Can bankruptcy help you?
"Interestingly enough, more people report getting credit a few years after a Chapter 7 than after a Chapter 13," says Sommer. That's because after a Chapter 7, your debts are gone. With a Chapter 13 (reorganization), you're paying those debts (all or in part), over the next three to five years.
Should you file?
If you're trying to make the decision of whether or not to file, there is one big question you want to ask yourself: Have you fixed the problem that caused the financial mess or is it still ongoing?
Unless you've stopped hemorrhaging
money, or have a special circumstance (like
pending foreclosure), it may not be the right
time to file for bankruptcy. If you clear
away or reorganize your current obligations
but keep taking on debts the same way as before,
you'll end up back where you started.
Bankruptcy is a better alternative for people who have gone through a financial crisis, come out the other side, and -- except for the bills incurred in the interim -- solved the financial problems.
So what do you do if you're having financial trouble and are considering the bankruptcy option? First, look at your repayment options.
"I think people should seriously consider a repayment plan," Garkey says. One option: stopping in for a visit with a genuine, nonprofit financial counseling service. In some cases, your local credit union will be able to refer you to a true consumer-centered service.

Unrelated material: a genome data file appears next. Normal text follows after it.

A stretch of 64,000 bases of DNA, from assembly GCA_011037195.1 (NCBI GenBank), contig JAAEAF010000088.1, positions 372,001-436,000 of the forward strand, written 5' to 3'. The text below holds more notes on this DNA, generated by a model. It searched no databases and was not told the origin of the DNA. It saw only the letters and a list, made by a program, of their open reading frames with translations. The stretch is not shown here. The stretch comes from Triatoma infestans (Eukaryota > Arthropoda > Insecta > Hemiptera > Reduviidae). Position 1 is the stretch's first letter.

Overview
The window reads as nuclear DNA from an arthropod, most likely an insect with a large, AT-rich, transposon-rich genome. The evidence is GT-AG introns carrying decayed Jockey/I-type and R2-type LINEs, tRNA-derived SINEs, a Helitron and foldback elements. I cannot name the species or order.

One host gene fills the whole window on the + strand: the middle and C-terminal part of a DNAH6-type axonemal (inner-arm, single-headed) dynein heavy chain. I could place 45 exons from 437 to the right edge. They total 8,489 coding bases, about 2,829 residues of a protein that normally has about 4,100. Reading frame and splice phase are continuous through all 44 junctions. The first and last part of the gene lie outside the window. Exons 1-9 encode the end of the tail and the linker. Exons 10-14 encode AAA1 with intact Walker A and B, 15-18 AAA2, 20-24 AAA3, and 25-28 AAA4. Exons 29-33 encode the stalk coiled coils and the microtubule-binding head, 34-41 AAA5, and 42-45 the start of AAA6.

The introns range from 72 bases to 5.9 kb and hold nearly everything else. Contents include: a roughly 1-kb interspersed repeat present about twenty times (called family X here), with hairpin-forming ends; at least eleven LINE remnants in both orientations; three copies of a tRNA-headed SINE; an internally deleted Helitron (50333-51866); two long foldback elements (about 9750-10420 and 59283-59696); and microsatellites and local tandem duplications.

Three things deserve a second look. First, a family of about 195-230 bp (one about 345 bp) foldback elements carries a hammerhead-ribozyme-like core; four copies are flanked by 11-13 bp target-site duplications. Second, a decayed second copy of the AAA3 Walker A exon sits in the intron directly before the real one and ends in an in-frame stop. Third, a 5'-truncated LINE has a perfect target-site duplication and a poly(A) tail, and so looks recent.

Always weigh a counselor's advice against what you know you and your family need. If they want you to sell your car and take the bus -- and you live an hour from the office -- that's not practical. But if they tell you to sell the SUV for something with lower monthly payments that offers better mileage, that's worth considering.
You might also be able to deal directly with the creditor, especially if the problem involves medical expenses. Sometimes the hospital will accept a settlement offer, says Garkey.
"The worst thing to do is ignore it, because they may work with you," she says.
If repayment is not an option (you either don't have the money for any type of repayment or the creditors aren't willing to work with you or a counseling service), then you probably want to talk to a bankruptcy attorney.
Consumer credit counseling exists "to help people avoid bankruptcy," says Gail Cunningham, senior director of public relations for the National Foundation for Credit Counseling based in Silver Spring, Md. "But probably every day in our offices we recommend bankruptcy" because it's the only option for some people.
"It should not be your
first step; it should be your last,"
So how do you know when you're ready to consider it? "When everything else you do is a Band-Aid," Cunningham says.
"People have financial hiccups," she says. But if the problem persists long-term, "that's why bankruptcy was designed."
|-- Updated: June 16, 2008